Coming out this week on Blu-ray and DVD: M. Night Shyamalan delivers the adaptation of the effect-laden The Last Airbender; Jim Carrey leads Disney’s animated remake of A Christmas Carol; plus a look at James Cameron’s Avatar: Extedned Edition.
When The Last Airbender came out in theatres, the sound I heard resonating across the land was director M. Night Shyamalan’s career imploding.
The well-known director, who climbed to fame with his first big film, The Sixth Sense, has released seven major films in theatres, but since then he has never really hit his stride. Aside from Unbreakable, which was something of an indie hit but failed to impress most moviegoers, and Signs, Shyamalan’s other films have all been met with harsh critical reactions and poor box office returns.
For the writer and director, The Last Airbender was an opportunity to reboot his career with a story totally unlike anything he had worked on before, and while it did not inspire critics, the film did manage some impressive box office returns.
Based on the popular animated series Avatar: The Last Airbender, the series tells the story of a world divided into four nations: Earth, Air, Fire, and Water, with one young boy from the Air nation given the power to control all four elements as a means of maintaining peace between the people of the planet.
In the film, Aang the Airbender is so afraid of his heavy responsibility that he flees his country, but a freak accident leaves him frozen in a giant block of ice as the Fire Lord Sozin attacks the Air Nomads to destroy the Avatar and seize control of the world.
One hundred years later Aang is freed to discover his people destroyed, and he now has to fight to restore balance to the nations.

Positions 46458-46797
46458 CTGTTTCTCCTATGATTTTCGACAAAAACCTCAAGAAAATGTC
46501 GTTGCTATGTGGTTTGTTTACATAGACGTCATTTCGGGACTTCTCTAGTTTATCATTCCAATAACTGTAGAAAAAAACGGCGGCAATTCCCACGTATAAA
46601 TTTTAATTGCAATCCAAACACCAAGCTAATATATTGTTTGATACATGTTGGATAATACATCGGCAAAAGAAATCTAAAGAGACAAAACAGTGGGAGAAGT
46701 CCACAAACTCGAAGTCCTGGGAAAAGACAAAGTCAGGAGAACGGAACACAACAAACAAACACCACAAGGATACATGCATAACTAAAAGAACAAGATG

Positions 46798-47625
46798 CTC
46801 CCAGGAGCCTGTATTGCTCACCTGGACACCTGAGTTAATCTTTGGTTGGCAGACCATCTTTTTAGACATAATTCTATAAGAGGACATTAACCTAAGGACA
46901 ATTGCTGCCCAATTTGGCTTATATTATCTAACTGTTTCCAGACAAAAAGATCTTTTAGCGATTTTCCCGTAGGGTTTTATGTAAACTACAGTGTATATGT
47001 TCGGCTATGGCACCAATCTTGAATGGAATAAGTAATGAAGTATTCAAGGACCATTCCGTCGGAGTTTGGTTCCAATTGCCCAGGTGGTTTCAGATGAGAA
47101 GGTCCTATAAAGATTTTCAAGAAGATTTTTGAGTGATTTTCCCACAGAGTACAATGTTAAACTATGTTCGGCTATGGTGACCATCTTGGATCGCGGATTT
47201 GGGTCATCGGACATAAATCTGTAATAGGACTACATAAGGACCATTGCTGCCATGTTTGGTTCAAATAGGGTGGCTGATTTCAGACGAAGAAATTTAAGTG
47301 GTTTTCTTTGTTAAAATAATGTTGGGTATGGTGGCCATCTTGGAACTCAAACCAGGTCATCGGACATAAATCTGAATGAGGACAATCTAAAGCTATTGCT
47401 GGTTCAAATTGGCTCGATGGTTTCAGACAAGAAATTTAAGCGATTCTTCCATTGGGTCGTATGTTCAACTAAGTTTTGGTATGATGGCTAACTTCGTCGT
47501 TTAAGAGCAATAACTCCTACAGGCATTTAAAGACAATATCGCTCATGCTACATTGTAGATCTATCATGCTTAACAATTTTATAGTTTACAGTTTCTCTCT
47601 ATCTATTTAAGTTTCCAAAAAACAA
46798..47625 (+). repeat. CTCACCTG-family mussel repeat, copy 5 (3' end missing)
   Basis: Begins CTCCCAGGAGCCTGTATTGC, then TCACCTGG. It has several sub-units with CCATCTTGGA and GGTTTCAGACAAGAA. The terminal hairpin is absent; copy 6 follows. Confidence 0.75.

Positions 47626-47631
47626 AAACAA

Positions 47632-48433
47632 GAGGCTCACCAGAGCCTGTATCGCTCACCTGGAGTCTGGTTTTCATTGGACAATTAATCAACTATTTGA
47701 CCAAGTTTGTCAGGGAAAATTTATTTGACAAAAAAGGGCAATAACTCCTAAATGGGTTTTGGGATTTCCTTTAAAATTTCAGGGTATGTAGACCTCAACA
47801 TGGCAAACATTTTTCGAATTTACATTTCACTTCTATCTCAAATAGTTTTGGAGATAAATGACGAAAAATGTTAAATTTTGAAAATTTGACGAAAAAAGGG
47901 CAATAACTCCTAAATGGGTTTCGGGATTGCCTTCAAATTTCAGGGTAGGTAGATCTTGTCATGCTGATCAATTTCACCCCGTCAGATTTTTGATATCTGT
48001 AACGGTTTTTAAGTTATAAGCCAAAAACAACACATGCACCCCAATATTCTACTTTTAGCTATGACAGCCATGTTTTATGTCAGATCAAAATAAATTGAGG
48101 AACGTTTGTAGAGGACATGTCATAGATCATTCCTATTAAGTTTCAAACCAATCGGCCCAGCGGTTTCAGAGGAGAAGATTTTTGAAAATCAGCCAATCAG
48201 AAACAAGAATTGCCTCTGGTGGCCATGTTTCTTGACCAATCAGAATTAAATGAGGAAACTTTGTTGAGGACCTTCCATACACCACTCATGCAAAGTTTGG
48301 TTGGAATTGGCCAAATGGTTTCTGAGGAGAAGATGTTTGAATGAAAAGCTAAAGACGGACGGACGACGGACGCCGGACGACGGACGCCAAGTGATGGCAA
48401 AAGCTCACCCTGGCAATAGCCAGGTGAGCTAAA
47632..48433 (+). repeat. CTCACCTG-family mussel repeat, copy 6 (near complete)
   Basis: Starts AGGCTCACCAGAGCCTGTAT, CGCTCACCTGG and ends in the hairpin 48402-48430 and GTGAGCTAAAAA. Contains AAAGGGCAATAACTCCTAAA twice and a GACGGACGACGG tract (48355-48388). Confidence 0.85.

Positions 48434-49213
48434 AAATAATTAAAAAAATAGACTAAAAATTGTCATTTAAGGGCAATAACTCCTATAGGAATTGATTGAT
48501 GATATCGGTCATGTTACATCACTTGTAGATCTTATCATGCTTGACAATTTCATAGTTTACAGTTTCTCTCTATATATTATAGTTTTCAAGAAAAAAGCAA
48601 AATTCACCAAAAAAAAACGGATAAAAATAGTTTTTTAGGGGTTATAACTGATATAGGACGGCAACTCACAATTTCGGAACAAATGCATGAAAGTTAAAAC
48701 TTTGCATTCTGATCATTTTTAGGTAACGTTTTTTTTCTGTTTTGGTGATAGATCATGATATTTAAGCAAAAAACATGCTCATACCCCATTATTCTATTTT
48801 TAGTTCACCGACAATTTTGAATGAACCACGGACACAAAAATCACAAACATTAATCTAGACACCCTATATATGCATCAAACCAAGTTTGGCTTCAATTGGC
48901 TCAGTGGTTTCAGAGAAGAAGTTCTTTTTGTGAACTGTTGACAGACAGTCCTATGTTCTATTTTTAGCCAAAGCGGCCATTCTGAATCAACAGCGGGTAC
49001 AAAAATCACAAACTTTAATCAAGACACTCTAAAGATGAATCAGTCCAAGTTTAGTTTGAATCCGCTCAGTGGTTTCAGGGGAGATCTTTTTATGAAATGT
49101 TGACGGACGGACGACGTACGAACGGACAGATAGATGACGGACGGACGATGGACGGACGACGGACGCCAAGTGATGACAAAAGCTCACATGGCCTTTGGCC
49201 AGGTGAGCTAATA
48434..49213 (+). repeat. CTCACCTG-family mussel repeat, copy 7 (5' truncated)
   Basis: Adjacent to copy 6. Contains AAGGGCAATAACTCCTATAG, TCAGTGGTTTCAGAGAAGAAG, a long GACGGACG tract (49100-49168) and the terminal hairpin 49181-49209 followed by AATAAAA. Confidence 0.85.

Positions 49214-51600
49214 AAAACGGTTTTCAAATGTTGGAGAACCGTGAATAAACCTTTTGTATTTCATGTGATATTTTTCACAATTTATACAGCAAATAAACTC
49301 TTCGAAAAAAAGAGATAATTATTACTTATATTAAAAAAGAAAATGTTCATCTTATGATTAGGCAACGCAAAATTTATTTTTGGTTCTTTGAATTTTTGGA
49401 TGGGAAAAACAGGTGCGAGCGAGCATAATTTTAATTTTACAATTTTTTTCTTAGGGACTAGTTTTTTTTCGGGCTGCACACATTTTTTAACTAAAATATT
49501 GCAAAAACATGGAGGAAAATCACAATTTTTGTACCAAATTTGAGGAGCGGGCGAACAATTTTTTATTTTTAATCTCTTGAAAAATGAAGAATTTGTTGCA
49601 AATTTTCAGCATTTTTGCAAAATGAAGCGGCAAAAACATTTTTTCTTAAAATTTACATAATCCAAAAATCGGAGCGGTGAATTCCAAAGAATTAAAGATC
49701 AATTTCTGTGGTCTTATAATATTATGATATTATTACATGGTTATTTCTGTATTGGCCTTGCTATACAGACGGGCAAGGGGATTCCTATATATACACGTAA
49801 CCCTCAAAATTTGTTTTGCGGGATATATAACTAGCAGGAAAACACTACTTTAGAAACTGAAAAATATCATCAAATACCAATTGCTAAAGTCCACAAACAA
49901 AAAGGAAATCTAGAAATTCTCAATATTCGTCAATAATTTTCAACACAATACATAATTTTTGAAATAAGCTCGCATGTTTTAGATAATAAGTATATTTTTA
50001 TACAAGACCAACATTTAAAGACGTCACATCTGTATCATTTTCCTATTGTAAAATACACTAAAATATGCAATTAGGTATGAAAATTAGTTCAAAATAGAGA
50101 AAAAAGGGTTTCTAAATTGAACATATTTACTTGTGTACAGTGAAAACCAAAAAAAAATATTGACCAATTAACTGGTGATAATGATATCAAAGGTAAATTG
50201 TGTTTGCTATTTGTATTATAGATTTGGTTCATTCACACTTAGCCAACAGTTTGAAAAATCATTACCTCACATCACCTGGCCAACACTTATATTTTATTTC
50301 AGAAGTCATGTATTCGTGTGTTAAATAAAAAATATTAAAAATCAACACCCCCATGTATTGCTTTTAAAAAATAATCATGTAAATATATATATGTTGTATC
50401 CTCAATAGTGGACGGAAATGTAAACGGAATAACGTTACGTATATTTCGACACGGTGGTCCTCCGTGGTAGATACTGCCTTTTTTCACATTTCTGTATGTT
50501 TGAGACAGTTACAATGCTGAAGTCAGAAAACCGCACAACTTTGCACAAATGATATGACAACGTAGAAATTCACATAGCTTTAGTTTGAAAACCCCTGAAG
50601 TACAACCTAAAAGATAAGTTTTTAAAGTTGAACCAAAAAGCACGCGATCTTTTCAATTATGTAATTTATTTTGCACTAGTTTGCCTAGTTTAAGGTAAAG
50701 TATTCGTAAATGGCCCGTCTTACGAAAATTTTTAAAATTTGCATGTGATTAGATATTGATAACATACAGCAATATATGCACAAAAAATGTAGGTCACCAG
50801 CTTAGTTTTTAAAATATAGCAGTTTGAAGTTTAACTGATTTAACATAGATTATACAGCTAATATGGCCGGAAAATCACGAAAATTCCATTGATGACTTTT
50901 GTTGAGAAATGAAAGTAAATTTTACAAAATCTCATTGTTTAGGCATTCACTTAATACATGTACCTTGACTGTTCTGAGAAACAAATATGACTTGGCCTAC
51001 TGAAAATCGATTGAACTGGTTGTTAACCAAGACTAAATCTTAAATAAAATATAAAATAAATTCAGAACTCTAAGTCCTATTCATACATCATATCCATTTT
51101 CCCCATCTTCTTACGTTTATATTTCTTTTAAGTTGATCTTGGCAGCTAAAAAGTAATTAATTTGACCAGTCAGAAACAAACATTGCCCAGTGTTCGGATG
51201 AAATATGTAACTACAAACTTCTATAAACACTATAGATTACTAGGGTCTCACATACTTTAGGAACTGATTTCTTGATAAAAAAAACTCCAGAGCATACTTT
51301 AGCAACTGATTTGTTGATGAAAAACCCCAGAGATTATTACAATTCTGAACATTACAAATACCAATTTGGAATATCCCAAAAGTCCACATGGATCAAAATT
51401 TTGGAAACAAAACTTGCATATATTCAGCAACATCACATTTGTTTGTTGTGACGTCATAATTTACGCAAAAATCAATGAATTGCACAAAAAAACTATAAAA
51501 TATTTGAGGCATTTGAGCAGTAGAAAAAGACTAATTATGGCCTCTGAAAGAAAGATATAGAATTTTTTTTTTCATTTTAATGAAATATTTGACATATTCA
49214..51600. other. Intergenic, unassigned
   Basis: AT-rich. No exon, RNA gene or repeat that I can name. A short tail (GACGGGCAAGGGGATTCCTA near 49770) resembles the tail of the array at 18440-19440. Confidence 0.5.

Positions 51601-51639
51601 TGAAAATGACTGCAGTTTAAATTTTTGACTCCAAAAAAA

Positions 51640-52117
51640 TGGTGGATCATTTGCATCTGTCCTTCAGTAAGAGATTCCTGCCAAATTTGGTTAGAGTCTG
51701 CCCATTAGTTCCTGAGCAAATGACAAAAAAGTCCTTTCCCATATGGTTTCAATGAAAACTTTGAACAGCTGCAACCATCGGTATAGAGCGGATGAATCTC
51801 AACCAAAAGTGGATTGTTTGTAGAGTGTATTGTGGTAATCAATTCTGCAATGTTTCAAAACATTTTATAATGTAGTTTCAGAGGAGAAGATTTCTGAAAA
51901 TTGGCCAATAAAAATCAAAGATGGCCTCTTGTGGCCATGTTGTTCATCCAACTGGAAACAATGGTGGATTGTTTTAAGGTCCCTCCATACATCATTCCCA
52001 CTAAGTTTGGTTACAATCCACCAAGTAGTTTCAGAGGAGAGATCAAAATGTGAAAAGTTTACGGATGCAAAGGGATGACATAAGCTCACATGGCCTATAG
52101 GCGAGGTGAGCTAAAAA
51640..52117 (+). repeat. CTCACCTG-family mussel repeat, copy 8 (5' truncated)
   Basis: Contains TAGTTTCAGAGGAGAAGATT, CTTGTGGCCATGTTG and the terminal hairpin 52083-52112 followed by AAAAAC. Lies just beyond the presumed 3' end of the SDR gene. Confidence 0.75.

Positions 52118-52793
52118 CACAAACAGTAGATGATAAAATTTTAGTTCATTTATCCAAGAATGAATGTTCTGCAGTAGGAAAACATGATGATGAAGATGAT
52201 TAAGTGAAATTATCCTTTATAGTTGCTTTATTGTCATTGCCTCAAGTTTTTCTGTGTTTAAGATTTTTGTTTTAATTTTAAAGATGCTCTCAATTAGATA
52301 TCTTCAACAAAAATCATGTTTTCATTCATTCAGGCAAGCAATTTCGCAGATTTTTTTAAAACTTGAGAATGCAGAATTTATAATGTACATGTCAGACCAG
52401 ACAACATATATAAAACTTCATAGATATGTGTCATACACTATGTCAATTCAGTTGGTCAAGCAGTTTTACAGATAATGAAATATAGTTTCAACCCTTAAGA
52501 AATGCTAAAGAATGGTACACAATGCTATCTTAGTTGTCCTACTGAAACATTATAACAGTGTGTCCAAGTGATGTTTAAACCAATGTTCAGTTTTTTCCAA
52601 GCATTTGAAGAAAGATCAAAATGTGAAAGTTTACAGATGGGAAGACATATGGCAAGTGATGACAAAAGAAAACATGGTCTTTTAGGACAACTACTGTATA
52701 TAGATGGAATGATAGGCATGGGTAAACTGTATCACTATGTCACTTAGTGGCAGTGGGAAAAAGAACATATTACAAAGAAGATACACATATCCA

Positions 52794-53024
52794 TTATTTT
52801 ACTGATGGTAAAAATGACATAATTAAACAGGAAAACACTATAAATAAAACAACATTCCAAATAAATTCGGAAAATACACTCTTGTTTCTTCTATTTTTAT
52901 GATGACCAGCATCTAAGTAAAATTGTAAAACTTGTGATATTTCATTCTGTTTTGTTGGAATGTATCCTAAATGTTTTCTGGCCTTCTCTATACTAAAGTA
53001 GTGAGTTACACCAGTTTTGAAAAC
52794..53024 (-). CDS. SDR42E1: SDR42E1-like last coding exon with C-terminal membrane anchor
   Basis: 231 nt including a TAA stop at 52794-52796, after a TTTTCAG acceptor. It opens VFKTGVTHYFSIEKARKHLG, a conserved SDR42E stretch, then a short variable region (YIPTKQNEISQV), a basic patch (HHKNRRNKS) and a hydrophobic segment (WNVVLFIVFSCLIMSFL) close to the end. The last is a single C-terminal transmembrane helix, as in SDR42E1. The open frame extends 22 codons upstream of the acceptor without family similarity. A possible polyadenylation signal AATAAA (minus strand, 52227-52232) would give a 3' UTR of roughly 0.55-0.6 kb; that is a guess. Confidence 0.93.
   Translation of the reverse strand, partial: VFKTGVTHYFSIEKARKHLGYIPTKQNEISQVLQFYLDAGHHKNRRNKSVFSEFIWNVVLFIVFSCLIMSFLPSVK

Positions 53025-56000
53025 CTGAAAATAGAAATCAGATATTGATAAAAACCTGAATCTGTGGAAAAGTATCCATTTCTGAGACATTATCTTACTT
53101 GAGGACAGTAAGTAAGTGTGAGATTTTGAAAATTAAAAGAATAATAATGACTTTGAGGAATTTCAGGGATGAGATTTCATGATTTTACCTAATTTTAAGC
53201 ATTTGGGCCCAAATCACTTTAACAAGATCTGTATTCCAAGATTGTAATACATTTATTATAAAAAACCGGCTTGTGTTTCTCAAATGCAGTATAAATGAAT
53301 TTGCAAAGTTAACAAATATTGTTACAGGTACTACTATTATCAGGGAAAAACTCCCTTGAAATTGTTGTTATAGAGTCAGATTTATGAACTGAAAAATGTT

Reviews for the film are potentially the worst of any major film released this year, aside from maybe Grown Ups, with the film earning just a 6% fresh rating on RottenTomatoes.com. Most critics called The Last Airbender a big, lumpy mess thanks in part to Shyamalan’s inability to write acceptable dialogue or distil the story down to one theme.
“Stiff, fuzzy-looking, cloddish and disastrous in nearly every way, The Last Airbender looks as if it could have been made by the spoiled son of a studio mogul willing to waste gobs of money,” wrote Tom Long for the Detroit News.
Stephen Whitty of the Newark Star-Ledger commented: “The TV show created an incredibly complex world over three seasons. This picture (the first in a proposed trilogy) tries to accomplish a year’s worth of work in two hours. So we get titles and flashbacks, baldly expository dialogue and clumsy narration.”
How many times do you think Charles Dickens’ A Christmas Carol has been remade for film? Dozens of times? Hundreds? It’s hard to say, but director Robert Zemeckis has made an incredible effort with what I can only call a dark, resonant rebirth of this classic Christmas story. It’s also, and quite happily I might add, not what you might expect.